The new name of the game is “coopetition.” Now we have to think differently; we have to collaborate with our competition. Combine together with your competition to market to a finicky buyer who wants more for less. Your customer is elated; they got more than they got before -- and you created something you couldn’t have done on your own.

Meanwhile, everything is on sale. You want to move your office out of your house? Commercial real estate has never been cheaper. You can hire people as contractors – people are bartering – it’s an employer’s market. I’m hiring people I couldn’t have afforded 5 years ago. People are using this time to build business infrastructure while things are more economical.

What's next for you?

I believe in focusing on the fundamentals. I’m really clear on the value that eWomenNetwork provides – and I want to do way more of it.

I’ve invested in a full-time recruiter to look at virgin markets (where we don’t have a chapter) – both in the U.S. and abroad. We’re going to see an influx of entrepreneurs like never before. They need the fundamentals to be successful; eWomenNetwork provides that to them.

With Glow we’re opening up our own social network for women about positivity, owning their passion, monetizing it and making it big. We’ve been contacted by major corporations to launch 2-day Glow Training within their corporations.

We have a Foundation – raising thousands of dollars to give to amazing nonprofits that help women and children in need.

It’s all about identifying transformational opportunities and seizing them. No one will probably never have this level of opportunity again as it’s available now.

Sandra Yancey is the founder & CEO of eWomenNetwork, producer of the GLOW Project and an ABC radio show host. She has received the Excellence in Leadership from the Euro-American Women’s Council, Athens Greece, Entrepreneur Star Award from Microsoft, Woman Advocate of the Year Award from Women’s Regional Publishing, and American Hero by CNN.  She is an impassioned philanthropist dedicated to helping women and girls succeed.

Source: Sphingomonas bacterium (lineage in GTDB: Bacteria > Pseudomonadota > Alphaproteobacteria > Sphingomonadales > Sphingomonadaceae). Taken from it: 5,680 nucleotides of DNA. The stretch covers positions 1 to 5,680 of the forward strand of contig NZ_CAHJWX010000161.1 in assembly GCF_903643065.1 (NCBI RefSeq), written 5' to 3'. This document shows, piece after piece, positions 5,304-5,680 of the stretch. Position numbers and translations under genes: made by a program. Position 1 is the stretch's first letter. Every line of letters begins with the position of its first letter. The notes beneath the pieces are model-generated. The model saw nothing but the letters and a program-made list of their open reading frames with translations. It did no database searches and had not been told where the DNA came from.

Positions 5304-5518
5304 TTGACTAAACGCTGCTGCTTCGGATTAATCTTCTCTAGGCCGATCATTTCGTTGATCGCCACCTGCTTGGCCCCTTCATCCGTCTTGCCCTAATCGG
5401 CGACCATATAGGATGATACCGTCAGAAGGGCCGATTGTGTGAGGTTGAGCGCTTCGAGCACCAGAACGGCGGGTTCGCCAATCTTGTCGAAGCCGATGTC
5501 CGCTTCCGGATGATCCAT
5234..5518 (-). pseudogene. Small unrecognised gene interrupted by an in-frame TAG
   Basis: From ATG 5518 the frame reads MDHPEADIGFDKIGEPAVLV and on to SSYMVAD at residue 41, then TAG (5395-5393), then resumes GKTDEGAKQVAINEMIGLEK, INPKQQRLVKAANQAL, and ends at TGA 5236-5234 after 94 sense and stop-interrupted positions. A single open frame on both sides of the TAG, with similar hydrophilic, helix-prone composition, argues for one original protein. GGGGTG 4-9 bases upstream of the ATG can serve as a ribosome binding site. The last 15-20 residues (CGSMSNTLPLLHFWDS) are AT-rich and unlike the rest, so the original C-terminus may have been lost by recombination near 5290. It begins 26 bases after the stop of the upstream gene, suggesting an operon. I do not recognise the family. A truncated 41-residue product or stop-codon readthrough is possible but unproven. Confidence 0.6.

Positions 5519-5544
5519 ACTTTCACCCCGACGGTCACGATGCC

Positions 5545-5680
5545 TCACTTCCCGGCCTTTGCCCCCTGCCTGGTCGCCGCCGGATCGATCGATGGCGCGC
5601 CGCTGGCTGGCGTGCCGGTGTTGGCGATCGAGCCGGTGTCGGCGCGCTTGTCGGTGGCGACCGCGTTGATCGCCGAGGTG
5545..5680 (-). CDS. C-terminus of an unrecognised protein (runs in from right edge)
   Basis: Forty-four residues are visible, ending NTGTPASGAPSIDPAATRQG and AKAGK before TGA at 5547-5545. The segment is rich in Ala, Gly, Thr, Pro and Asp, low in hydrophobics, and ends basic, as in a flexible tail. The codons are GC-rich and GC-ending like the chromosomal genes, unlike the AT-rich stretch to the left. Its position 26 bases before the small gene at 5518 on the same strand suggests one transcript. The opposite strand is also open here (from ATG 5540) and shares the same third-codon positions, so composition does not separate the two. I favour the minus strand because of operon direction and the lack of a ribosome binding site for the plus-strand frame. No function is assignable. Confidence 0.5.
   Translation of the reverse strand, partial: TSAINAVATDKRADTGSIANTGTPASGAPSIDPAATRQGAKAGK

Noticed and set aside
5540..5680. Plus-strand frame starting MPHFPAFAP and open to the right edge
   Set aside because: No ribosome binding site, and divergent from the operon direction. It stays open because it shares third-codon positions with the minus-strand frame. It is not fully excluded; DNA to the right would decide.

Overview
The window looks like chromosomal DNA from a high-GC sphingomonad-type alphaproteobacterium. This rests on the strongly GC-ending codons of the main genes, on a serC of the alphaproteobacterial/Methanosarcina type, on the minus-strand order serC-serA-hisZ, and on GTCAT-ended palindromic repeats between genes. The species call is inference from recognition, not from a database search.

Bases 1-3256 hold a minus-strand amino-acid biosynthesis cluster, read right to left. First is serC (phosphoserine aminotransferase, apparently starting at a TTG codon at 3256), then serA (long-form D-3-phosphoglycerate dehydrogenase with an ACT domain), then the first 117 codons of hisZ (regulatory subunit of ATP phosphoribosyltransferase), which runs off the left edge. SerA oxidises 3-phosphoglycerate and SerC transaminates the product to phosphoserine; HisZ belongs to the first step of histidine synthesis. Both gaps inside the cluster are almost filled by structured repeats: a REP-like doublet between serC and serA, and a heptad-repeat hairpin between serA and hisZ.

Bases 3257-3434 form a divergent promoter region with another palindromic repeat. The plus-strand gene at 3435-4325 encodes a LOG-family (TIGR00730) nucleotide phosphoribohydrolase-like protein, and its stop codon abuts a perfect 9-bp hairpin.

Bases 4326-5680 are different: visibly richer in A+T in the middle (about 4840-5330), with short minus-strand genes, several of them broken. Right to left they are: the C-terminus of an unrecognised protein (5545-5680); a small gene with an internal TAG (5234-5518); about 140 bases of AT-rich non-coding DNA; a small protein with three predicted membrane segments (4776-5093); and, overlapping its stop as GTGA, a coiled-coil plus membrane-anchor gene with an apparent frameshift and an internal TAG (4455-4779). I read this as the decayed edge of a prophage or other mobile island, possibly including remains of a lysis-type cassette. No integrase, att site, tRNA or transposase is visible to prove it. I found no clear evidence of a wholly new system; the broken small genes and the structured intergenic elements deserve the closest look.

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Comments

  • While reading this article, Sandra's comment that "If promoting yourself is really making you uncomfortable..." stood out in my mind. I think it's vital to represent only what you as a person believe in and are comfortable with, and it's very easy to tell when a person is selling something for money instead of what the believe in. An article in the New York Times about a woman saying no to Whole Foods in my mind seemed to epitomize what Sandra is saying: your business/career should be in tune with your own values, and she illustrates this by turning down an idea from Whole Foods because it didn't represent what her business was trying to achieve.

    http://boss.blogs.nytimes.com/2010/06/04/yes-you-can-say-no-to-whole-foods/

    Posted by mbeardsl, 11 July 2010.

  • I think women can be shy and uncomfortable with "selling" themselves, particularly UK women (where I'm from) so your advice to focus on offering something that will make a difference with the problem someone else is having, is great as it shifts your focus to empowering or serving others which a great way to overcome your reserve.

    Posted by sueatkins, 29 June 2010.